In 1933, Giacometti published a statement describing his artistic process, referring specifically to works like The Palace at 4 A.M. "For many years I have executed only sculptures that have presented themselves to my mind entirely completed. I have limited myself to reproducing them in space without changing anything, without asking myself what they could mean.... The attempts to which I have sometimes given way, of conscious realization of a picture or even a sculpture, have always failed." This work with its spindly wood scaffolding, sheet of glass, and delicate skeletons is a vertical, immaterial drawing in space.
Gallery label from 2006.
According to Giacometti, The Palace at 4 a.m. relates to "a period of six months passed in the presence of a woman who, concentrating all life in herself, transported my every moment into a state of enchantment. We constructed a fantastical palace in the night—a very fragile palace of matches. At the least false movement a whole section would collapse. We always began it again." The woman in question is often identified as one of Giacometti's lovers, known only by her first name, Denise. In the summer of 1933 Giacometti told André Breton, the leader of the Surrealist movement, that he was incapable of making anything that did not have something to do with her.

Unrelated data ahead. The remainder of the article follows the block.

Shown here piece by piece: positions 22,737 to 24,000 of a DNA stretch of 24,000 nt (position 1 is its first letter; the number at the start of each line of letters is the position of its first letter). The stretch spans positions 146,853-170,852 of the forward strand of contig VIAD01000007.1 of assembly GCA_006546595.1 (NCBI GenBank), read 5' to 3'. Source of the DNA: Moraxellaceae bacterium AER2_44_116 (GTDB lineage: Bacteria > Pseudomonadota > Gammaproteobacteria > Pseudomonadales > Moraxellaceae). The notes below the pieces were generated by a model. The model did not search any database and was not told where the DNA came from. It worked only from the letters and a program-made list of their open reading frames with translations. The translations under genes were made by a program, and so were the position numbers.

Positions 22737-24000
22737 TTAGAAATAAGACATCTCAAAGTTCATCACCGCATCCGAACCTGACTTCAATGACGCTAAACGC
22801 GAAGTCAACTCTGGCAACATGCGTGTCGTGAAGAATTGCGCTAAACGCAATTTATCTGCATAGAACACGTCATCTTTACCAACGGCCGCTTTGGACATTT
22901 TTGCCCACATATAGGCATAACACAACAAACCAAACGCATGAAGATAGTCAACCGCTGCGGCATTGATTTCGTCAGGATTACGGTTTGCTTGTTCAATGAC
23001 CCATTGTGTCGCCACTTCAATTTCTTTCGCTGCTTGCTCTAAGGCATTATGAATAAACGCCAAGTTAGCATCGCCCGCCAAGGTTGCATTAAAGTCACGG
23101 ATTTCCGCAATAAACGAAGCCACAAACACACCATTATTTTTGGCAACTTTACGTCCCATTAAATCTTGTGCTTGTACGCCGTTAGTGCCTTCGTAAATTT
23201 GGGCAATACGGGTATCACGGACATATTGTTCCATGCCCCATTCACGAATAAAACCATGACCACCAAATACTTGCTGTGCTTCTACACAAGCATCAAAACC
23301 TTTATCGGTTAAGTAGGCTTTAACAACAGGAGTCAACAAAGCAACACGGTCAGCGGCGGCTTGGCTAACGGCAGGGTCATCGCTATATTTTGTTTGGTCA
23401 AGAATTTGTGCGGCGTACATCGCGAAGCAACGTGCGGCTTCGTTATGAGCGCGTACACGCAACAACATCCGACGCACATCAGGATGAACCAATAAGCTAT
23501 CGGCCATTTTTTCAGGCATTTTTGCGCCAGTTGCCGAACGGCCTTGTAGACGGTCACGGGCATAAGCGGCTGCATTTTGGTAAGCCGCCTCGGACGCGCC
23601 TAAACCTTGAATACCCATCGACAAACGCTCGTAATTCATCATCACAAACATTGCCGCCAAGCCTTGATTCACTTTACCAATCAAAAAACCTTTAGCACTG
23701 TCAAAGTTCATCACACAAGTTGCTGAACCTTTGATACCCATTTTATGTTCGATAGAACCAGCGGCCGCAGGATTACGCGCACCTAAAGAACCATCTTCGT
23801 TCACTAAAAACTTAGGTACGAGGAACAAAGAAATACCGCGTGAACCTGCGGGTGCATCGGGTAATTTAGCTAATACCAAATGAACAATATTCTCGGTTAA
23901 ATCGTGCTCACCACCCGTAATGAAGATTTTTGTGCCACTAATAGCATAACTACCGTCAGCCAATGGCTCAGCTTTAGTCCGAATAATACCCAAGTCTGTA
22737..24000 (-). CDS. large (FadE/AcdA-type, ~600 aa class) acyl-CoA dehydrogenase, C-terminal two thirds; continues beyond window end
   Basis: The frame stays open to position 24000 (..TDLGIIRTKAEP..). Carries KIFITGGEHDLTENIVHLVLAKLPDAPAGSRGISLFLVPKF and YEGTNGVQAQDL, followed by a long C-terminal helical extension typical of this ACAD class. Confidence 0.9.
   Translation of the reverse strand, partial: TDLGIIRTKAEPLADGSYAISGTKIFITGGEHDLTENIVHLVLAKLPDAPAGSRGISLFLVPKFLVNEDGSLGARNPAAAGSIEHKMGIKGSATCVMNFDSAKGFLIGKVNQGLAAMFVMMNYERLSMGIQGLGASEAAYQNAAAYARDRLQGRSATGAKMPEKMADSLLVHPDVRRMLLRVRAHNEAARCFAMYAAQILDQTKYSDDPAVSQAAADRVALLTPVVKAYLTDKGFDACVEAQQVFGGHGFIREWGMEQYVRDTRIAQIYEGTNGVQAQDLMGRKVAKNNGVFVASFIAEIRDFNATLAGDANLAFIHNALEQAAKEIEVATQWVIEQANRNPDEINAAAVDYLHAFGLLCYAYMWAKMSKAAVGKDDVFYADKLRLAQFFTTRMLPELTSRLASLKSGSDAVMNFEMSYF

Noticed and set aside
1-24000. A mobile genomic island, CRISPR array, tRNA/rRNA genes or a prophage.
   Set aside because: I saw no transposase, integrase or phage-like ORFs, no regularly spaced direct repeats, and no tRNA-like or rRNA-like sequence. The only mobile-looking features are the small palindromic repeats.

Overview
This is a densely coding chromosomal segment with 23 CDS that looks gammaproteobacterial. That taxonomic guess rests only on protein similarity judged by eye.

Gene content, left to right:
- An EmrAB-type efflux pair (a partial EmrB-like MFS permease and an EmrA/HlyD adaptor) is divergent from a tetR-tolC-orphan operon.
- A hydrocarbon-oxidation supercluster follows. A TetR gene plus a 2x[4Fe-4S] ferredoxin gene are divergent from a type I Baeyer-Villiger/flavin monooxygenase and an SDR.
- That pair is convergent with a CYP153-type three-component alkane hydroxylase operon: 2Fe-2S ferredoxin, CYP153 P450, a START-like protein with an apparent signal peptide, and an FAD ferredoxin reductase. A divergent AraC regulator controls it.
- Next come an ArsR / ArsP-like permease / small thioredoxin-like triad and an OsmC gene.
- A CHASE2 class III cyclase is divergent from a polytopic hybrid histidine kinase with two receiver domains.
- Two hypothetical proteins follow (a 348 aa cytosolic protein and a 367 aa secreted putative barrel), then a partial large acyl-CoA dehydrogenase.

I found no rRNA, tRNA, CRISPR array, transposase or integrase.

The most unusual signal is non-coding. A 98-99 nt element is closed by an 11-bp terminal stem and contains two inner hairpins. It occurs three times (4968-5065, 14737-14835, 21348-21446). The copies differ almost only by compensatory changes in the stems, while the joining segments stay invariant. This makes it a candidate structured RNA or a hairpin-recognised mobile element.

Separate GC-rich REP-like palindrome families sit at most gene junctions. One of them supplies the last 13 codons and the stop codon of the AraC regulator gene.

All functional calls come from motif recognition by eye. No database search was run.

Gallery label from The Erotic Object: Surrealist Sculpture from the Collection, June 24, 2009–January 4, 2010.